Nanotechnology advances the utilization of materials and devices with extremely small dimensions. Nanotechnology is a visionary field, as micro- and nano-structured devices impact all fields of engineering, from microelectronics (smaller, faster computer chips) to mechanical engineering (micromotors and actuators) to civil engineering (“smart”, self-healing nanocomposite materials for buildings and bridges) to biomedical engineering (biosensors and tissue engineering).
Materials science is central to nanotechnology because the properties of materials can change dramatically when things are made extremely small. This observation is not simply that we need to measure such properties or develop new processing tools to fabricate nanodevices. Rather, our vision is that the wide (and sometimes unexpected!) variety of phenomena associated with nanostructured materials allow us to envision radically new devices and applications that can only be made with nanostructured materials. The nanotechnology track encompasses a curriculum designed to train students in the fundamental interdisciplinary principles of materials science including physics and chemistry, and also to expose students to the forefront of nanomaterials research through elective classes as well as research laboratories. In recognition of completion of the Nanotechnology Track, a student may elect to have his or her academic transcript annotated to indicate a specialty in nanotechnology.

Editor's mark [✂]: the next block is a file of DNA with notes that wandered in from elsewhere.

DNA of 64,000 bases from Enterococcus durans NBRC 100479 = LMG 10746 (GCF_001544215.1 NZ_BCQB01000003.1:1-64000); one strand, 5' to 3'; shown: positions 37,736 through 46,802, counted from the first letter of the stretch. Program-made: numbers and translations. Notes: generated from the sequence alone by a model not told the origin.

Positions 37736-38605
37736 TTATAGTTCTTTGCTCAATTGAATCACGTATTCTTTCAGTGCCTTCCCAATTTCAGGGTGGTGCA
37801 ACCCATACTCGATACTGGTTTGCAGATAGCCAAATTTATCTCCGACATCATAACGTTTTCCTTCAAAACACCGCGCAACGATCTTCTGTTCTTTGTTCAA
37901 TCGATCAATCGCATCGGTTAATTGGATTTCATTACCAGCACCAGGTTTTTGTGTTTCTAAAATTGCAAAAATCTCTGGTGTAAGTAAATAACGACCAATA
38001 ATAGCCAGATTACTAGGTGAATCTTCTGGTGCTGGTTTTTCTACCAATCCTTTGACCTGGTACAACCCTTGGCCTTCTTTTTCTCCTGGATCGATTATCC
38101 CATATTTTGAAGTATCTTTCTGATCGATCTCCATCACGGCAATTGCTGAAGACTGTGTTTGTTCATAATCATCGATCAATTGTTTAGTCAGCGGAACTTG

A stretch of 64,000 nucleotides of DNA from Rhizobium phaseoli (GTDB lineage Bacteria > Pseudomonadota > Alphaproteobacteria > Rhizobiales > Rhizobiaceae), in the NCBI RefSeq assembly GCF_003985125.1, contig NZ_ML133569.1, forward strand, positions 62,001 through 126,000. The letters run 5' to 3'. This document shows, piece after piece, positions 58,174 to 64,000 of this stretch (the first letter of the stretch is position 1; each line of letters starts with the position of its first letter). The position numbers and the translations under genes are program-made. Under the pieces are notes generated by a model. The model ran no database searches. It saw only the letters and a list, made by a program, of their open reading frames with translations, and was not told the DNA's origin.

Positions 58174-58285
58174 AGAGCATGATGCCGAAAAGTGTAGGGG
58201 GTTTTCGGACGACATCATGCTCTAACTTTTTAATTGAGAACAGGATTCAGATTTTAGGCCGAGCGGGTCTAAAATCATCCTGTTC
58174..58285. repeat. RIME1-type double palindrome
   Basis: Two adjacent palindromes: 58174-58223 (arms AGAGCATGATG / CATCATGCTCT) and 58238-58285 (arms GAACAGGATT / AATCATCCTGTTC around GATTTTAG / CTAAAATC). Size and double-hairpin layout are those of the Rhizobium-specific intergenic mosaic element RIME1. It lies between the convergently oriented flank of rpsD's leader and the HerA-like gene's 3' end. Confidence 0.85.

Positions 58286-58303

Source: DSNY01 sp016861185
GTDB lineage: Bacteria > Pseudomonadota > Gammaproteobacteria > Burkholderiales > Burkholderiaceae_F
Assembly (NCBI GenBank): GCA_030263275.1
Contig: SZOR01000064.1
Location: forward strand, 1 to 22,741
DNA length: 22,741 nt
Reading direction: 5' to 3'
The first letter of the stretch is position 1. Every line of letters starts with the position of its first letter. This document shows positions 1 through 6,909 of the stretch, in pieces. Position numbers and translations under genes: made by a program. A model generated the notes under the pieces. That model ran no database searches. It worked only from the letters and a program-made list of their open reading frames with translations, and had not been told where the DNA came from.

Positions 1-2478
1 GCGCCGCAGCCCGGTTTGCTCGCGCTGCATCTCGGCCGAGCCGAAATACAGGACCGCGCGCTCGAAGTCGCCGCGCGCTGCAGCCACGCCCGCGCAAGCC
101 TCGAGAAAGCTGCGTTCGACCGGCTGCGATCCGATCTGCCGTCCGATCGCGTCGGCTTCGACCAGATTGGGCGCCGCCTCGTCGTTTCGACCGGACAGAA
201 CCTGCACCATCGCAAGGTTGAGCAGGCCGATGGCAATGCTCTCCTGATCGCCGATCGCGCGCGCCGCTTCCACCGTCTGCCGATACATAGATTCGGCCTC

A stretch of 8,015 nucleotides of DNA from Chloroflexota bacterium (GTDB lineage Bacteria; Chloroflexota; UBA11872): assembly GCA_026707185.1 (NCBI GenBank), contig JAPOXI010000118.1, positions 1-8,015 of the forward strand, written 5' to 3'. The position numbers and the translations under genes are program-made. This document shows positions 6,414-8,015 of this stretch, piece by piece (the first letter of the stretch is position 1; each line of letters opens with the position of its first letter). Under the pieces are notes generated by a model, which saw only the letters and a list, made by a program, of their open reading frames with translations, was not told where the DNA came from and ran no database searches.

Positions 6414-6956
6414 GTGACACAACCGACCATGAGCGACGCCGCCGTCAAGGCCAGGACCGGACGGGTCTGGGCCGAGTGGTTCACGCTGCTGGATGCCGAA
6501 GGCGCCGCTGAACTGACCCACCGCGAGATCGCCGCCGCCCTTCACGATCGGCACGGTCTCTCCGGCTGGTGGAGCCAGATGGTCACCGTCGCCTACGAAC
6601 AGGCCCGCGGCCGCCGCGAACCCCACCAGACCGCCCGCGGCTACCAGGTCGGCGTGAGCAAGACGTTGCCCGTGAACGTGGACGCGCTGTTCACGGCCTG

To receive commendation for completion of the Nanotechnology Track, the student must complete two electives whose subject matter is some aspect of Nanotechnology, and complete a nanotechnology-related senior design project. Approval of electives must be made by a student’s academic advisor prior to taking the courses, and approval of the senior design project must be pre-approved by the senior design instructor.
Complete details regarding the nanotechnology track may be found in either the Undergraduate Advising Manual or the university catalog.